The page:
Reber Center hosts autumn talent show

Students sing, perform at rebranded variety show


A capella Club sets the stage for the first-ever talent show in the Reber Center (Pohl/LION)

Reagan Pohl, Reporter

LT’s first-ever talent show was held in the Reber Center on Nov. 18. The program was once known as the variety show in past years, however, it was renamed as a talent show by students this year. The show included performances from bands, dancing, singing, and other acts. The show was free of admission but was accepting donations in support of LT’s Secret Santa program. 

Abbey Quinn ‘23, the show’s producer, was in charge of recruiting talent from around LT. Quinn also helped facilitate the rebranding of the show in order to gain more attention from students.

“I told Mr. [John] Musick that I thought the ‘variety show’ was a boring name and that the cliché of a ‘talent show’ would bring more students in,” Quinn said. “We rebranded it to get more auditions and students that seemed interested.” 

One of the talent event’s advisors, Gary Morrill, had aspirations to resurrect the talent show and increase student participation.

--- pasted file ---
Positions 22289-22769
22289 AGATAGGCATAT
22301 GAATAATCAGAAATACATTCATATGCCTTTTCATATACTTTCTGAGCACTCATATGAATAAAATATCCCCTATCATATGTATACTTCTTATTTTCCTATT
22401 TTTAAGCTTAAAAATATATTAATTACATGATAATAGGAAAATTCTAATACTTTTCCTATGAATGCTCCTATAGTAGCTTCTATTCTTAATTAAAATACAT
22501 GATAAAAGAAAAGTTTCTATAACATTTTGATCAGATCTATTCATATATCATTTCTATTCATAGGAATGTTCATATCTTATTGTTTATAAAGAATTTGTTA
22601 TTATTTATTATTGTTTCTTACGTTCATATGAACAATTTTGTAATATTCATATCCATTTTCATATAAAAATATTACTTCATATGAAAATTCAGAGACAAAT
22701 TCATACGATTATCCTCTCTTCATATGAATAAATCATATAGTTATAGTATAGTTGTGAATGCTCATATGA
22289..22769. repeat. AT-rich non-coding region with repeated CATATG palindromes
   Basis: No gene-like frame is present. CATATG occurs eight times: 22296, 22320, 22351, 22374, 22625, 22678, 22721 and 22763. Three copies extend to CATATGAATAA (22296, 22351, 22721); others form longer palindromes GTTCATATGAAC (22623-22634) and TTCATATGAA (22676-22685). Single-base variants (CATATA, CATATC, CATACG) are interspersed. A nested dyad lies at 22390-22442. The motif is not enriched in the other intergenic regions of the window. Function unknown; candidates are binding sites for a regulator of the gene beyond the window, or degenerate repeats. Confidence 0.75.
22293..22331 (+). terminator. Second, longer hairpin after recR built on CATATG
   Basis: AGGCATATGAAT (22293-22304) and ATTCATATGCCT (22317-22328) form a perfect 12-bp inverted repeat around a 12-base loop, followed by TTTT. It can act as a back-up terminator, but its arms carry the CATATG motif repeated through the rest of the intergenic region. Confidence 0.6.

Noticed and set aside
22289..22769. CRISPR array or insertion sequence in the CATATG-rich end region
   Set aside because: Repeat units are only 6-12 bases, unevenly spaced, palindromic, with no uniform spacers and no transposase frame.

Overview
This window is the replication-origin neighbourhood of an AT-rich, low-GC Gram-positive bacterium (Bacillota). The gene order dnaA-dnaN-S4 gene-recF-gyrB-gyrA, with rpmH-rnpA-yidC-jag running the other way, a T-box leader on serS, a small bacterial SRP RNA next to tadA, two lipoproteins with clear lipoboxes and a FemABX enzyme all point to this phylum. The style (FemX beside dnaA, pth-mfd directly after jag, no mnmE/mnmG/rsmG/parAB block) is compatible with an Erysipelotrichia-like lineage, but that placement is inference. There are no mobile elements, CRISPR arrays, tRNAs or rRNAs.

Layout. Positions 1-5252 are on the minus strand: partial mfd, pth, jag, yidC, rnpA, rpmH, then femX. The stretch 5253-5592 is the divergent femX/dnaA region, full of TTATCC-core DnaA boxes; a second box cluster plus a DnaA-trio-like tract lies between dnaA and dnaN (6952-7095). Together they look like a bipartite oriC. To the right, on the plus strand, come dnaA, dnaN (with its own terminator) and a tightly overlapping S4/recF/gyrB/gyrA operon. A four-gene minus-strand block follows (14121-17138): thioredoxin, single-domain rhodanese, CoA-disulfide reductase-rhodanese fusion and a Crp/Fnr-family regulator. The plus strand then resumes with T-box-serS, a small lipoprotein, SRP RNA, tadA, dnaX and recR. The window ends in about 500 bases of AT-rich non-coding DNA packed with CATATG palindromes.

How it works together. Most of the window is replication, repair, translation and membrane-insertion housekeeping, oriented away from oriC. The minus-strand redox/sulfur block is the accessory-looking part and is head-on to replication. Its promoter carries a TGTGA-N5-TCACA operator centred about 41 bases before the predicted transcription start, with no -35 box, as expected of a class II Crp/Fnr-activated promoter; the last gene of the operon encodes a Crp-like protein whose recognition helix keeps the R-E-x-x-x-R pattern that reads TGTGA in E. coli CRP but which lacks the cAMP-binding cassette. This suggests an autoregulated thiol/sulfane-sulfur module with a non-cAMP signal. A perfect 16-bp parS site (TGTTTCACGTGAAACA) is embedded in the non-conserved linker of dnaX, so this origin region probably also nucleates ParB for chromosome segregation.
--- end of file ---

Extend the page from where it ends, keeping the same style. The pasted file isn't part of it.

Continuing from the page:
“This used to be a show where we had about 60 different acts between two nights,” Morrill said. “Since that time, obviously we’ve had [COVID-19] which has slowed things down a lot. We’re trying to bring it back.”  

This year’s program included various solo performers, including Sammy Kogan’s ’23 yo-yo act and Naomi Kallemeyn’s ‘25 dance routine. In addition, LT organizations such as Acapella Club, Steppers, and Madrigals shared the spotlight during the show. 

“It’s so great to have a well-spirited comrade,” Quinn said. 

Acapella club member, Claire Ernandes ‘23, expressed her excitement to have been involved in LT’s first talent show of the school year.

“I loved how everyone was so supportive and how the audience was so attentive,” Ernandes said. “It made me feel special and so happy to be involved in one of LT’s activities.” 

Quinn expressed her admiration for students who were willing to get in front of a large audience and perform their talents. 

“It’s so difficult to do, the nerves messing with the performance and not knowing what the people in the crowd might say,” Quinn said. “Getting through that is a huge reward.” 

There were a total of 21 separate acts and almost a 100 students who conquered their nerves and braved the challenge of being on stage to entertain the Reber Center audience with their unique talents.

“I enjoy the joy of the kids who are performing and the look on their faces when they realize they did a great job,” Morrill said. “I think I enjoy that more than anything.”